Jorge ColonTechnical Advisor, Senior Software Architect
Bio

Available for advice on software development implementation, evaluating technology against business goals, and consultation. Web Engineer Veteran w/ 14+ years of professional experience. Knowledgeable in PHP, Python, Ruby, Node, jQuery, HTML/CSS, AJAX, Drupal, Wordpress, Linux administration for web development, several MVC frameworks for custom web applications (Zend Framework, Symfony, Laravel, Rails, Django, and others), MySQL, Microsoft SQL, Oracle, CouchDB, Redis, and MongoDB. Have worked on medium to large corporate web applications, as well as startup projects.



Recent Answers


The Cake cookbook is pretty good: http://book.cakephp.org/2.0/en/index.html. Nothing's better then getting your hands dirty after learning the concepts, especially MVC is general. Cake is very opinionated, clunky and bulky, which means you have to do things "the Cake way" which depending on your needs may or may not be great. I'd stay away from CakePHP unless you have to work on a project that's already using it.

If you're new to MVC, I'd recommend FuelPHP first, then Laravel. CodeIgniter is definitely easy to use and the documentation is great, but it's aging and has many old concepts which other frameworks have improved over the years. If you need help jump-starting your learning on MVC frameworks book a call with me. I can get you up and running in 1-3 hours so you could focus on coding.


Back when I started LinkedIn wasn't as huge as it is now. I wish it was. I didn't have a large network and those networking sessions NEVER brought me any clients. I used to go to all sorts of them hoping to get clients. There were a couple of nibbles here and there, but never anything serious. The only thing that helped was reaching out DIRECTLY to people in my target market. That meant cold calls and cold emails. I'd sell myself while thinking about their needs. Once I got a few bites I'd build good rapport by keeping in touch, asking questions, repeating back what they were saying so that they knew I was on the same page and kept my promises. If I said I'd call them back next Tuesday at 2:15 I'd do so. Eventually I built trust with them without having a network, or an insane amount of experience.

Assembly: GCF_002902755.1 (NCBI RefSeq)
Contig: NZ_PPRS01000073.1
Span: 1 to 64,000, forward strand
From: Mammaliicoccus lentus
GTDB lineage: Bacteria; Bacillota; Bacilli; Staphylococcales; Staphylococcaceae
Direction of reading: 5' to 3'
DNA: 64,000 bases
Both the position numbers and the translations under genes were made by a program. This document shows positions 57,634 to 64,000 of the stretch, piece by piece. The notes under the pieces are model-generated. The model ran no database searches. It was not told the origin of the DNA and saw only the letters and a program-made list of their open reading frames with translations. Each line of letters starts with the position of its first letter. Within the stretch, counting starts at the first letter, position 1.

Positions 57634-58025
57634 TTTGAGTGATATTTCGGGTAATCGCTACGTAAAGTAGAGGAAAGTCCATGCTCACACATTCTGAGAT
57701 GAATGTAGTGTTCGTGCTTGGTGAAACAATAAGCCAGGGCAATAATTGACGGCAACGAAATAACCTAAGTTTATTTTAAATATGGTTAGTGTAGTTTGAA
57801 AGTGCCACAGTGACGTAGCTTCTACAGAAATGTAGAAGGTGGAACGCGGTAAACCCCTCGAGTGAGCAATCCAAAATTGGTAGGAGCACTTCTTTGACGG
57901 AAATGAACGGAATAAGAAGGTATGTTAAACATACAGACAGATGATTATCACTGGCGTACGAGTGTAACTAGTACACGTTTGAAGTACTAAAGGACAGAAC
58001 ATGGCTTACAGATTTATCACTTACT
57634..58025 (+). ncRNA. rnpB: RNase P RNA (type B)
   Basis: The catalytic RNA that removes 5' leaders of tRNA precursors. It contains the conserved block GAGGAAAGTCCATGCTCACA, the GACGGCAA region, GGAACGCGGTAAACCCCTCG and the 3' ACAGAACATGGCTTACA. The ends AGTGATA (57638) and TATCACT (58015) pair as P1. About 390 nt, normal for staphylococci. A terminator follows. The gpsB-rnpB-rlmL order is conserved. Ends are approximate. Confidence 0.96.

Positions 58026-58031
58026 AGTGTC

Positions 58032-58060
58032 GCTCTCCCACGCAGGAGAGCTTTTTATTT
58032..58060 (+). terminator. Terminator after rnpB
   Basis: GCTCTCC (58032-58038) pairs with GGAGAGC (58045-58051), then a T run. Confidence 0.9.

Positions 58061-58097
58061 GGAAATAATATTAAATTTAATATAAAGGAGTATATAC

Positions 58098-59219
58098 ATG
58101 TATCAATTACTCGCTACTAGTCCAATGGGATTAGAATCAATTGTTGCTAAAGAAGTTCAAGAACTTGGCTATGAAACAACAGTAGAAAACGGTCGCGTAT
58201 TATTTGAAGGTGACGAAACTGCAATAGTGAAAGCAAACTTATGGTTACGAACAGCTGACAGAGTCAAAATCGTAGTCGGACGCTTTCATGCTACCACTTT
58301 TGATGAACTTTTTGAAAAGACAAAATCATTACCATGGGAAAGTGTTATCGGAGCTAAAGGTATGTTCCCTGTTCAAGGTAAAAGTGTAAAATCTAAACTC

Oh and the most important thing about consulting is to LISTEN. When those first clients notice that you're truly listening and you're not selling the cookie cutter solutions everyone else is trying to sell them that's when you got them hooked. You start to understand their problems, fears, and see through their eyes and not just yours.

A network will help, but in the beginning just good 'ol salesmanship will get the ball rolling.


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